Still, Marcy Adelman, a San Francisco psychologist and founder of the planned Rainbow Adult Community Housing, notes there are increasing incidents of "spontaneous combustion" where small groups of friends have rented apartments or purchased units next to each other in RV parks or rural developments to create their own lesbian and gay senior housing communities.

Nancy Nystrom, a sociologist at Michigan State University, belongs to one such group. "I do research with older women," she says, "and I found several collective groups of women who have bought homes in residential areas and then just knocked down the common fences. Nobody knows about them because they're not advertising."

Her group of eight women, ranging in age from 55 to 71, plans to build a housing cluster of five to seven manufactured houses interconnected through a community common house at its center on a five-acre plot outside Seattle. After paying their share of the land purchase, about $50,000, and the purchase of their home, the women will have to pay only $517 per month in upkeep.

"The theory is the more interactive and more interconnected the women are with each other and helping each other out, the longer they can put off the need for full assisted living," says Nystrom. When a resident dies, her share in the housing cluster passes on to the group, which can bring in another woman. Nystrom hopes the project, which is not up and running yet, will serve as a model for other groups of lesbian and gay seniors.

Fear of Discrimination and Harassment

The greatest obstacle for lesbian and gay seniors, however, appears to be an unseen one: fear of discrimination and harassment in mainstream housing facilities. To what extent it exists is difficult to determine, according to most experts. But there is anecdotal evidence that discrimination exists. For example:

  • Some assisted living facilities have refused to allow lesbian and gay couples to move in together, insisting that they separate at a time when they are more likely to need each other than ever before.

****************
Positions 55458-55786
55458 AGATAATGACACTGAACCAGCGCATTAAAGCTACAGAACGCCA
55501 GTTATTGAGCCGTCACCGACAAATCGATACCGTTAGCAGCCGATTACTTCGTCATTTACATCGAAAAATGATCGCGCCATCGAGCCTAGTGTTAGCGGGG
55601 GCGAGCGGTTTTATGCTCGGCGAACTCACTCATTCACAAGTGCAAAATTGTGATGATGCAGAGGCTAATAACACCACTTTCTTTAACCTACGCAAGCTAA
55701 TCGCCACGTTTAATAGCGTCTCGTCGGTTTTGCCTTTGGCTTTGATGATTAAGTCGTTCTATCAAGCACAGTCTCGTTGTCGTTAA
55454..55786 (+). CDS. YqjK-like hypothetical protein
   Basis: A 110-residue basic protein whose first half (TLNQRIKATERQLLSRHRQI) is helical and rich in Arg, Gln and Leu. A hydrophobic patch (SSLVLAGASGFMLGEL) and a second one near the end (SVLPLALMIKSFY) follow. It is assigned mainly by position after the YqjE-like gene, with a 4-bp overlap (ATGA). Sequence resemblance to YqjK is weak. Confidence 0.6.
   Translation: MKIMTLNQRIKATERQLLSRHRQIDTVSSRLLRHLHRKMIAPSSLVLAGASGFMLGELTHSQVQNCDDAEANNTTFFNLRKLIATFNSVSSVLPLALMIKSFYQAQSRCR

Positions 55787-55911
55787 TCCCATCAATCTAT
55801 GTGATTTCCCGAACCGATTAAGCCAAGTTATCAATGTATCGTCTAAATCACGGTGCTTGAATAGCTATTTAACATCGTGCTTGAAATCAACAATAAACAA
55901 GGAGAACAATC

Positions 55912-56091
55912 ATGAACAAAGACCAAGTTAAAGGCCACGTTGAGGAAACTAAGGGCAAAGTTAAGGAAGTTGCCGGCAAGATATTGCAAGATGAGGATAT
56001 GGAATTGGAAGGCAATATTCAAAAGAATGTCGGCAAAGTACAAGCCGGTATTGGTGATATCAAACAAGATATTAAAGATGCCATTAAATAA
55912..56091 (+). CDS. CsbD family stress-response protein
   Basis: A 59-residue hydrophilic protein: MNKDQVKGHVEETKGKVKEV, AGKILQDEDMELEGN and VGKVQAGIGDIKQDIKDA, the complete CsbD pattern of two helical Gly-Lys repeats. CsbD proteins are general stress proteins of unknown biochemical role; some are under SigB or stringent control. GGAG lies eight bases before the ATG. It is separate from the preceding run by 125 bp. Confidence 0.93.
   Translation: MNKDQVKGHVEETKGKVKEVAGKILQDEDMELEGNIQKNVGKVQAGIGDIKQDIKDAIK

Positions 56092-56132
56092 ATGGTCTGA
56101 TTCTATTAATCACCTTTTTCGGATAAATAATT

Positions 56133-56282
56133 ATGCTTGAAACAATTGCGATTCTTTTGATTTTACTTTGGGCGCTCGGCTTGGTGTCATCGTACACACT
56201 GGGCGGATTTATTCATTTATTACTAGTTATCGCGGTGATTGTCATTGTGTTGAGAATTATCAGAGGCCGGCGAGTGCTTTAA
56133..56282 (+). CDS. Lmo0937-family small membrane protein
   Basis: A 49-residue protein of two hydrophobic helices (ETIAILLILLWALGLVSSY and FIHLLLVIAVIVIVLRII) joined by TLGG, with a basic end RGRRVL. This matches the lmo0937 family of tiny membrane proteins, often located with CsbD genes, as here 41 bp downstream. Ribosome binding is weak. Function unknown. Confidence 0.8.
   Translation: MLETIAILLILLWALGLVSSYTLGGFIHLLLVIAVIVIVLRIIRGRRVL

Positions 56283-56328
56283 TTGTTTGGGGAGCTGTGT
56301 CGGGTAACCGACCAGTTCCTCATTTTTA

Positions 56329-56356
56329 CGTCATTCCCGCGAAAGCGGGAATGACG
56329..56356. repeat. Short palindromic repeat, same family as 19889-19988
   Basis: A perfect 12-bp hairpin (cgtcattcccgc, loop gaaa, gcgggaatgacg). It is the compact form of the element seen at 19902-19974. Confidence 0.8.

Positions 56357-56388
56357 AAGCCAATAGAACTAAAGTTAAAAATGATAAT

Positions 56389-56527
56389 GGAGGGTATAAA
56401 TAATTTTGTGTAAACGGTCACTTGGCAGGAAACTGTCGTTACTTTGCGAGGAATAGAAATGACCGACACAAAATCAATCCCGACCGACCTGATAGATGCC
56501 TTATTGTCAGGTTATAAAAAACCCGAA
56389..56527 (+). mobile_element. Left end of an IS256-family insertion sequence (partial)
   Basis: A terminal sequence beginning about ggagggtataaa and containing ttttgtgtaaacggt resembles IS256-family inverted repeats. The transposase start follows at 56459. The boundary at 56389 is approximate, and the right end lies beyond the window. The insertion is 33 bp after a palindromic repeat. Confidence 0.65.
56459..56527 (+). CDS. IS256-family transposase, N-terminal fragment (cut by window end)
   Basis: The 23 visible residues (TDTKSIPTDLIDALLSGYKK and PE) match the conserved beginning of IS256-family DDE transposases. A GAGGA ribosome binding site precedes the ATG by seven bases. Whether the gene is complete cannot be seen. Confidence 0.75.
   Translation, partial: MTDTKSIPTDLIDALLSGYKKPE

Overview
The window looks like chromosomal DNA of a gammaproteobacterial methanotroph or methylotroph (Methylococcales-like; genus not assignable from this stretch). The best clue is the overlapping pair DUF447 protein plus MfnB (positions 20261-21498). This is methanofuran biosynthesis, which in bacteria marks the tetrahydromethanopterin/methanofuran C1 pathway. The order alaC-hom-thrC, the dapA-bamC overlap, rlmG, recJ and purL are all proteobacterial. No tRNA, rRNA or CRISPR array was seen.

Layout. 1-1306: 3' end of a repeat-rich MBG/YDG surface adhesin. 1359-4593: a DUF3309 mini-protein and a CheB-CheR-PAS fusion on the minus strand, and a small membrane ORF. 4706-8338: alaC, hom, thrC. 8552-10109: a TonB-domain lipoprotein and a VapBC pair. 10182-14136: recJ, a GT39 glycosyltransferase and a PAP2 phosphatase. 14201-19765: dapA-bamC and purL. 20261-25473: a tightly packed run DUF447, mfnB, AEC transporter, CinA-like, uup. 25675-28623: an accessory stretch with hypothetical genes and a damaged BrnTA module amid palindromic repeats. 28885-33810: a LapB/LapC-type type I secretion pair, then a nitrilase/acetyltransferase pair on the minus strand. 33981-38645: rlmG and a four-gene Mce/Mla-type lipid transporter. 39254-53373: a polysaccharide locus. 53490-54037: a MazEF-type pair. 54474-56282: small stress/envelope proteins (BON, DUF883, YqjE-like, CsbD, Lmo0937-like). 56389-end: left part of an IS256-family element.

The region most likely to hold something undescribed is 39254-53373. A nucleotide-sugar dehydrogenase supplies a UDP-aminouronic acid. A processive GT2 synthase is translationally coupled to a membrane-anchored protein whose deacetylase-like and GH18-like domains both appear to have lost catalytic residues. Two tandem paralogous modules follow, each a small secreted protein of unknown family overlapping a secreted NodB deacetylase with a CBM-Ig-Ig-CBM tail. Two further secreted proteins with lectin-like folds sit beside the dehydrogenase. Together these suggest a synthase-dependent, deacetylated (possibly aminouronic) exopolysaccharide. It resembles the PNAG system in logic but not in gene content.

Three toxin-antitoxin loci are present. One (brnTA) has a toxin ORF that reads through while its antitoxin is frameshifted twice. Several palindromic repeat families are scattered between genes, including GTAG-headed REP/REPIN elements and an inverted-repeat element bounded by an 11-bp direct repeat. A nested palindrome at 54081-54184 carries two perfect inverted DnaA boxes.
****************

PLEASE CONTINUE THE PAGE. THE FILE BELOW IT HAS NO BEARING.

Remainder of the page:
• Some nursing home staff members have discriminated against people they know or perceive to be lesbian or gay. For example, an aide in a Virginia nursing home refused to bathe a lesbian.

Yet perhaps the most common problem is one of isolation and loneliness, brought on by a fear of discrimination.

"The major struggle that older lesbians and gay men have in long-term care facilities is the need to remain closeted out of fear of retaliation and out of an instinct of self-preservation," says Doni Gewirtzman, a Lambda Legal staff attorney who specializes in age discrimination.

In part, Gewirtzman says, this is because the current generation of lesbian and gay seniors came of age in a time of "officially sanctioned homophobia and abuse of gay people," and the coping strategy that many of them learned was just to remain in the closet.

The result, however, is that many lesbian and gay seniors find themselves unable to freely discuss what most people talk about when they get old -- namely, the people they love.

The rights of elderly gays and lesbians varies from state to state - even county to county, says Gewirtzman, noting that most nursing home operations are regulated at the state level.

To find out more about laws governing the rights of seniors in assisted living facilities and nursing homes, contact The Administration on Aging, within the Department of Health and Human Services.

The Administration on Aging
330 Independence Ave., S.W.
Washington, D.C. 20201
Phone: 202/619-7501